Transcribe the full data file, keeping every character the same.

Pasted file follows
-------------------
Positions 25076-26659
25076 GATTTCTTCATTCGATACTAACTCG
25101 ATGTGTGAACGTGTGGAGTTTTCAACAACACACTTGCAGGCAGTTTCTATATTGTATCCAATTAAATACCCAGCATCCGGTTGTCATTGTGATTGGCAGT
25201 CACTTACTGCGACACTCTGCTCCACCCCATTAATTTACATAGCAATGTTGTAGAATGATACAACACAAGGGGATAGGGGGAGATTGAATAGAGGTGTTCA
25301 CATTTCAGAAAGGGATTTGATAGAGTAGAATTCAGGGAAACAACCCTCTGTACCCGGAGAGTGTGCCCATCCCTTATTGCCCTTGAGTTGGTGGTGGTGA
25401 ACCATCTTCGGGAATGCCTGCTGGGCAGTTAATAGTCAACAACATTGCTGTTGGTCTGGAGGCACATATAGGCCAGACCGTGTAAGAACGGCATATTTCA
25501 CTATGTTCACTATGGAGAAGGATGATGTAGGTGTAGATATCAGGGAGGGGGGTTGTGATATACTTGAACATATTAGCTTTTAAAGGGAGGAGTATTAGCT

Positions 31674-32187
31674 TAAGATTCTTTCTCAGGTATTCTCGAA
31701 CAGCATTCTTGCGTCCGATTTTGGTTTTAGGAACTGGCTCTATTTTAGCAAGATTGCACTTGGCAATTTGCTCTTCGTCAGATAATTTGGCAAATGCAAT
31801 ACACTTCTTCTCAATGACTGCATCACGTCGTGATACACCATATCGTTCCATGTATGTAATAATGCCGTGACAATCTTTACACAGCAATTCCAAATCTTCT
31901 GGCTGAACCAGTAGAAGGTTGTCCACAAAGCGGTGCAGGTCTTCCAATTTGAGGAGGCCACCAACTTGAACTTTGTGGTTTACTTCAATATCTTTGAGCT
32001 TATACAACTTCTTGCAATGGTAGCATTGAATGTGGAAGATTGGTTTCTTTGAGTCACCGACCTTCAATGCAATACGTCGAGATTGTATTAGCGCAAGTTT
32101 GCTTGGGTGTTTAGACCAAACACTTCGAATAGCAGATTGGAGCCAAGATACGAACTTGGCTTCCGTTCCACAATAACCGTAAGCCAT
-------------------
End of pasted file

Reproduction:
Positions 25076-26659
25076 GATTTCTTCATTCGATACTAACTCG
25101 ATGTGTGAACGTGTGGAGTTTTCAACAACACACTTGCAGGCAGTTTCTATATTGTATCCAATTAAATACCCAGCATCCGGTTGTCATTGTGATTGGCAGT
25201 CACTTACTGCGACACTCTGCTCCACCCCATTAATTTACATAGCAATGTTGTAGAATGATACAACACAAGGGGATAGGGGGAGATTGAATAGAGGTGTTCA
25301 CATTTCAGAAAGGGATTTGATAGAGTAGAATTCAGGGAAACAACCCTCTGTACCCGGAGAGTGTGCCCATCCCTTATTGCCCTTGAGTTGGTGGTGGTGA
25401 ACCATCTTCGGGAATGCCTGCTGGGCAGTTAATAGTCAACAACATTGCTGTTGGTCTGGAGGCACATATAGGCCAGACCGTGTAAGAACGGCATATTTCA
25501 CTATGTTCACTATGGAGAAGGATGATGTAGGTGTAGATATCAGGGAGGGGGGTTGTGATATACTTGAACATATTAGCTTTTAAAGGGAGGAGTATTAGCT

Positions 31674-32187
31674 TAAGATTCTTTCTCAGGTATTCTCGAA
31701 CAGCATTCTTGCGTCCGATTTTGGTTTTAGGAACTGGCTCTATTTTAGCAAGATTGCACTTGGCAATTTGCTCTTCGTCAGATAATTTGGCAAATGCAAT
31801 ACACTTCTTCTCAATGACTGCATCACGTCGTGATACACCATATCGTTCCATGTATGTAATAATGCCGTGACAATCTTTACACAGCAATTCCAAATCTTCT
31901 GGCTGAACCAGTAGAAGGTTGTCCACAAAGCGGTGCAGGTCTTCCAATTTGAGGAGGCCACCAACTTGAACTTTGTGGTTTACTTCAATATCTTTGAGCT
32001 TATACAACTTCTTGCAATGGTAGCATTGAATGTGGAAGATTGGTTTCTTTGAGTCACCGACCTTCAATGCAATACGTCGAGATTGTATTAGCGCAAGTTT
32101 GCTTGGGTGTTTAGACCAAACACTTCGAATAGCAGATTGGAGCCAAGATACGAACTTGGCTTCCGTTCCACAATAACCGTAAGCCAT